For years, David Kendall has watched lawyers like him draw a boldfaced line between advising clients on the law and proffering business advice.
Reviewing a merger agreement? Legal issue. But recommending a client accept it? That’s business.
But Kendall, who co-founded the law firm Kendall, Koenig & Oelsner, begs to differ. Thursday marked his first day as the founder of Bold Legal, a law firm he’s starting in Denver and Boulder to erase the old divide between law and business.
“I’m a business professional that happens to have a law degree,” said Kendall, 46. “When I look at executing transactions, they’re all business issues.”
Kendall said that unlike most law firms handling corporate transactions, Bold Legal will give clients business tips at the negotiating table, like whether to sign a merger deal or to pass on it.
“When the client asks, ‘What should I do?’ We’ll tell them, ‘If I were you, I would demand additional considerations, and if they don’t give them to you, I would tell you to walk away,’” Kendall said. “If I’m not willing to give that kind of advice, I’m not serving the client to the best of my ability.”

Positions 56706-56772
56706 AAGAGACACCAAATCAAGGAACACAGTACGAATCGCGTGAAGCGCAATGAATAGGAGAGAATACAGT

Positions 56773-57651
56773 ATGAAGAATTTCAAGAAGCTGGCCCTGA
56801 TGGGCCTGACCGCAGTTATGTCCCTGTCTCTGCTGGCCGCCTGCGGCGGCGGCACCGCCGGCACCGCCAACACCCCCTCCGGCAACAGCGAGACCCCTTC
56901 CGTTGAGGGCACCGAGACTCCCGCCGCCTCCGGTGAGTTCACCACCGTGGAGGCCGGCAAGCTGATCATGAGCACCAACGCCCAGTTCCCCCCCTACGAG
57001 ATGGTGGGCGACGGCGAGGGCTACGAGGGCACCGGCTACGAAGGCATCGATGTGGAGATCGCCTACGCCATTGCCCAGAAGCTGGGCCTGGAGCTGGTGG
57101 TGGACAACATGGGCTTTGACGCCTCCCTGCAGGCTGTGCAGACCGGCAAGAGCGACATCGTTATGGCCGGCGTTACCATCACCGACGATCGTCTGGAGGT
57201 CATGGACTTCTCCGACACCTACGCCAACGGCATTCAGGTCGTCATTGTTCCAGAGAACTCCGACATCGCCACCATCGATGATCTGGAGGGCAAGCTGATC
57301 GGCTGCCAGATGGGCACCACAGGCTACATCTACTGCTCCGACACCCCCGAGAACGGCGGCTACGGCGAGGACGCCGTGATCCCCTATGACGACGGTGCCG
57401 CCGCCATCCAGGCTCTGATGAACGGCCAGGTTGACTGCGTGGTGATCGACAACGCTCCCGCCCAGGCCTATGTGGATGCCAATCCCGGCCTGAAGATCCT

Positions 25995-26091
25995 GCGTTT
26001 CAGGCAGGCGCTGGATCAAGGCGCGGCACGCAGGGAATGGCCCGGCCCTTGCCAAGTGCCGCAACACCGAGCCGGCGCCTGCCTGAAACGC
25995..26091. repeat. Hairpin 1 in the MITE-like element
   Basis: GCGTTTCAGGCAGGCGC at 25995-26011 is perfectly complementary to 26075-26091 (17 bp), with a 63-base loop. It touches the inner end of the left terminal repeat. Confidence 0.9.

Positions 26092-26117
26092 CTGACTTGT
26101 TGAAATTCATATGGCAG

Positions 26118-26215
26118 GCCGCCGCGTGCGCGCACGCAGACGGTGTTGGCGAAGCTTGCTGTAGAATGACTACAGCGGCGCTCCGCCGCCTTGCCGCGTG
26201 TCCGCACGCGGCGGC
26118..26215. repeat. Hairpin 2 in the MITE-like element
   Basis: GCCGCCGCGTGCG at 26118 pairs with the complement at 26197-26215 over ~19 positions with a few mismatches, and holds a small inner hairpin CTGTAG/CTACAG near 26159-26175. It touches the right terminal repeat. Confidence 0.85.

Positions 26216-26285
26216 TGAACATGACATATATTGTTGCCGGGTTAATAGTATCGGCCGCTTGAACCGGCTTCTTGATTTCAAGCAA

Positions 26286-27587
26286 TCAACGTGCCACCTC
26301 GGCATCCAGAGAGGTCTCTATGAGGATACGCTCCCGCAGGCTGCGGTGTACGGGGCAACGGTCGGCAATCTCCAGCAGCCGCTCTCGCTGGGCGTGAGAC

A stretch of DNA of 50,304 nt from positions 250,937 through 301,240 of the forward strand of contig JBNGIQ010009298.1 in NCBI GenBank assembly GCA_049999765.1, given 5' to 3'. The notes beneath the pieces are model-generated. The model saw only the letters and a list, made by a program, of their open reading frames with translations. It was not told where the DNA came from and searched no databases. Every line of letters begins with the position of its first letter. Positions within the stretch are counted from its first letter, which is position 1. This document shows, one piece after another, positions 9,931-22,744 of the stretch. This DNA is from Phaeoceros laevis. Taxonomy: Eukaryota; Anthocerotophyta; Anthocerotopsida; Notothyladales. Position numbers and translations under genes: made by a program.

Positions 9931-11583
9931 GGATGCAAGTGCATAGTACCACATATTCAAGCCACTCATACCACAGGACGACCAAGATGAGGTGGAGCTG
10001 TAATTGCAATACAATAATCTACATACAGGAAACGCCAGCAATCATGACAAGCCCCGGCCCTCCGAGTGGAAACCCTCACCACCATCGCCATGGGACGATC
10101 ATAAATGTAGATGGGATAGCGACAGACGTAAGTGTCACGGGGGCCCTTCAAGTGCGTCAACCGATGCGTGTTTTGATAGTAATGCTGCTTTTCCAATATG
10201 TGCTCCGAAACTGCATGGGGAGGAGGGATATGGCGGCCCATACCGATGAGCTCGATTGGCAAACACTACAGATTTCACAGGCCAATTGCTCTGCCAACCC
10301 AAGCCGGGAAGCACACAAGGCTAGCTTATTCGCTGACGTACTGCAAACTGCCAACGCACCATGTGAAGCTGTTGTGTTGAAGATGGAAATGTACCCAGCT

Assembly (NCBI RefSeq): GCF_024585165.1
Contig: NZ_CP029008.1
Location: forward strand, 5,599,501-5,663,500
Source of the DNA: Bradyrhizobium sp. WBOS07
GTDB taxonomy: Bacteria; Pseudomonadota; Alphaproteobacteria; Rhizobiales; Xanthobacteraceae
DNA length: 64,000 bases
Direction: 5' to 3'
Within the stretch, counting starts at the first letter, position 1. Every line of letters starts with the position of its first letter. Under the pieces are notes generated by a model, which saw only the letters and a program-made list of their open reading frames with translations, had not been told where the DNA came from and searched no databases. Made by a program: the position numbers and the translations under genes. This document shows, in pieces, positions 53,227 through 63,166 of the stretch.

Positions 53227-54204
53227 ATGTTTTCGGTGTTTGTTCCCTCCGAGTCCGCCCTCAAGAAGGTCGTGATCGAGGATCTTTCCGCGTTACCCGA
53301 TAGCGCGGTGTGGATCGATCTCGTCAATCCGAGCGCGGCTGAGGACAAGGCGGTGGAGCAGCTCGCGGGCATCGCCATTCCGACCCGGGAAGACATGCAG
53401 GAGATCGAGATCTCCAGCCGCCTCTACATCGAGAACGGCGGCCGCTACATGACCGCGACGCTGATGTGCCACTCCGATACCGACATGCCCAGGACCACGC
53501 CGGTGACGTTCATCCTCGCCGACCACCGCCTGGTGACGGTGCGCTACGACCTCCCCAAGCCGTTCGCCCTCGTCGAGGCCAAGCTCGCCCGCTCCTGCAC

But Kendall said many lawyers aren’t willing to give that advice, because they don’t see the upside for themselves and don’t want to risk making the wrong call.
Kendall thinks that’s a missed opportunity. For startups and entrepreneurs, he said, an outside lawyer often acts as de facto in-house counsel.
And Kendall is in the legal business because of, well, business. He grew up working for his family’s bicycle and furniture store, then received a degree in business administration from the University of Richmond before attending Duke Law School.
“I specifically went to law school because I wanted to be a deal guy,” he said.
Upon graduating law school in 1994, Kendall practiced in New York before moving to Colorado in 2000. He co-founded Kendall, Koenig & Oelsner in 2002. Thursday was his last day there. Kendall, Koenig & Oelsner filed paperwork with the state to change its name to Koenig, Oelsner, Taylor, Schoenfeld & Gaddis on Wednesday.
Besides mergers and acquisitions, Kendall said Bold Legal will help clients sign securities agreements with venture capital firms and financing agreements with banks, to form corporate governance guidelines, to set employment and equity incentive plans, and to do other common contracts.
Kendall said other co-founders will join him at Bold Legal within the next month, but declined to share how many attorneys will start the firm, since his colleagues are presently working elsewhere.
Bold Legal has an office at 1624 Market St. in Denver and 4845 Pearl East Circle in Boulder. Kendall said he is opening two offices as a convenience to clients in both markets.